Don’t feel guilty if you fly, it won’t save the Earth, cabinet minister Grant Shapps says as COP26 summit prepares to tackle ‘transport day’ topics
- Grant Shapps said the Government does not believe air travel in ‘ultimate evil’
- The Transport Secretary said travel, including aviation, should be ‘guilt free’
- It comes amid criticism of people attending Cop26, flying for short journeys
- Boris Johnson is preparing to return to the summit later today for ‘transport day’
The Government does not believe air travel is ‘the ultimate evil’, according to Transport Secretary Grant Shapps, and travel, including aviation, should be ‘guilt free’.
Mr Shapps made the comments as he discussed plans to reach net-zero emissions ahead of Boris Johnson returning to the Cop26 climate summit for ‘transport day’.
His comments come amid criticism of people, including the Prime Minister, using planes for short journeys to attend Cop26.
Mr Shapps told The Telegraph: ‘I believe, as Transport Secretary, that we can get to guilt-free travel in this country.
‘There’s been an idea that’s been allowed to percolate that somehow if we’re going to meet all these different carbon commitments we are going to need to get to the point where we all stay home, that travel is somehow something which attracts great guilt.
‘It gets worse the further you travel, so flying is, of course, the ultimate evil, as it’s presented, and that’s just not what we believe as the British Government.’
Transport Secretary Grant Shapps said the British Government does not believe air travel is ‘the ultimate evil’ and travel, including aviation, should be ‘guilt free’
He added any changes to the way we live our lives ‘should not be the inability to go and visit you friends and family and do business’.
Boris Johnson is set to return to the climate summit’s ‘transport day’, where a series of announcements on low carbon travel are due to be made.
The Prime Minister urged countries to ‘pull out all the stops’ ahead of returning to the Glasgow summit on Wednesday, as negotiators are set to scrutinise a first draft of a ‘cover decision’ – a negotiated outcome to the talks that aims to boost climate action.
Several transport aims have been drawn up, including that new heavy goods vehicles sold in the UK will need to be zero emissions by 2040.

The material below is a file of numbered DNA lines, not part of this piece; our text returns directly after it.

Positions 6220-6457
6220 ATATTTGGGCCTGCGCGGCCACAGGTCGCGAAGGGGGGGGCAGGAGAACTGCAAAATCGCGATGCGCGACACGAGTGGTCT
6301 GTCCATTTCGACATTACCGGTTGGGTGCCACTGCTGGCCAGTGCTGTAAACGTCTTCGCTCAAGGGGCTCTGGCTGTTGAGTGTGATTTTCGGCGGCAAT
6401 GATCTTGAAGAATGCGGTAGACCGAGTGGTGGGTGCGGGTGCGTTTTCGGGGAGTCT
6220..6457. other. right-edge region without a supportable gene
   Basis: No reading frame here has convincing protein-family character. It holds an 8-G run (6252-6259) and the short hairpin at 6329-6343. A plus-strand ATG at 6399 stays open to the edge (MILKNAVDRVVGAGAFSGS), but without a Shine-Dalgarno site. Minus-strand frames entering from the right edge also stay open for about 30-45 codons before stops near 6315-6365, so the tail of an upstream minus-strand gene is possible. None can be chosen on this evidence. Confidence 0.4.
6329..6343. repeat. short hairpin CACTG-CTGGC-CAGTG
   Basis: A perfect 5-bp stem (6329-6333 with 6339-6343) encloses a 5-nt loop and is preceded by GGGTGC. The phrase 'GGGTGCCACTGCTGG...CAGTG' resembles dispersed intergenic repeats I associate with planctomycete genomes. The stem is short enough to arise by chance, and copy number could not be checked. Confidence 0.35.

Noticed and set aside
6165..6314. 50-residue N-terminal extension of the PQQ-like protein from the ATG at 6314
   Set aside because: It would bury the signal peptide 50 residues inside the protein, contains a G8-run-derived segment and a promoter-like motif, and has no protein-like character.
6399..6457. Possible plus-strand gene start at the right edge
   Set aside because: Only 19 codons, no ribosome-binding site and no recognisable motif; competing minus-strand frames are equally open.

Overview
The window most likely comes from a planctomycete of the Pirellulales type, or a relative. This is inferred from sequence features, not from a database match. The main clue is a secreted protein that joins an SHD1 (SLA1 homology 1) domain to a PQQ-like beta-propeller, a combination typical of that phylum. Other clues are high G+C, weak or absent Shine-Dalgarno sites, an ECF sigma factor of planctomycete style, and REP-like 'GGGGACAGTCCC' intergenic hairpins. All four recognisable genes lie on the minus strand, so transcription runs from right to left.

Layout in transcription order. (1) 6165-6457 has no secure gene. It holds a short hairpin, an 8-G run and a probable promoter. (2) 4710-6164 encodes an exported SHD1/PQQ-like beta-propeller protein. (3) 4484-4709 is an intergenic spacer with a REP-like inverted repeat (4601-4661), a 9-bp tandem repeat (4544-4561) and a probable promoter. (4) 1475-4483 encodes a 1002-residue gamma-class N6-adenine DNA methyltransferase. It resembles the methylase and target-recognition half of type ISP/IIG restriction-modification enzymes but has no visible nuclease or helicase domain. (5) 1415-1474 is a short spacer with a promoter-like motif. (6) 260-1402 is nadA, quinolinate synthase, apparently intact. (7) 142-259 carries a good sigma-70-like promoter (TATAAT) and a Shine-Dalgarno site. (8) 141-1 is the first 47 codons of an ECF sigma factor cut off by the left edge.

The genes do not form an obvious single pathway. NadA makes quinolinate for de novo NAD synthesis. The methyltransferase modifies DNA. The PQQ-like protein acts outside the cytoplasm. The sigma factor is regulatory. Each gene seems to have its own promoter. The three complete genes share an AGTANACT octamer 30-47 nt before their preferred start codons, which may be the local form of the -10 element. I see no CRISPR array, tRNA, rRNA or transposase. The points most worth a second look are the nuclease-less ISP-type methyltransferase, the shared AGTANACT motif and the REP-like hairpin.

Thirty countries have also agreed to work together to make zero emissions vehicles the new normal, and plans for ‘green shipping corridors’ will be unveiled – facilitating a shift to zero emissions vessels.
And 14 states, collectively making up for more than 40% of global aviation emissions, have put their names to a commitment to a new decarbonisation target.
Negotiators are also trying to hammer out agreement on technical parts of the global climate treaty, the Paris Agreement, including common timeframes for national commitments on emissions reductions and agreed ways for countries to report on their progress, to help turn pledges into action.
There are also negotiations on providing finance for developing countries to cope with climate change and address the issue of loss and damage to people, livelihoods, land and infrastructure caused by global warming in poorer nations.
Mr Johnson said: ‘Negotiating teams are doing the hard yards in these final days of Cop26 to turn promises into action on climate change.
‘There’s still much to do.
‘Today I’ll be meeting with ministers and negotiators to hear about where progress has been made and where the gaps must be bridged.
‘This is bigger than any one country and it is time for nations to put aside differences and come together for our planet and our people.
‘We need to pull out all the stops if we’re going to keep 1.5C within our grasp.”
Boris Johnson is set to return to the Cop26 climate summit for ‘transport day’, where a series of announcements on low carbon travel are due to be made
The draft cover decision is being published on Wednesday morning, with delegations expected to be in contact with their leaders and capitals to discuss what their position on it will be – particularly in those countries whose leaders did not attend the world leaders summit, such as China and Russia.
Countries are positioning themselves for the final days of negotiations, with Nick Mabey from climate think tank E3G suggesting ‘a high ambition outcome is still on the table’ and momentum is with those countries pushing for ambition.
A ‘High Ambition Coalition’ of vulnerable countries and others including the US and Europe countries is calling for nations to submit action plans in line with limiting temperatures to 1.5C in the next year and long term plans to meet the target by 2023, though there is pushback from other countries.
The Prime Minister will be joined by the UN Secretary General Antonio Guterres in Glasgow, where he will meet with heads of delegations and other groups.
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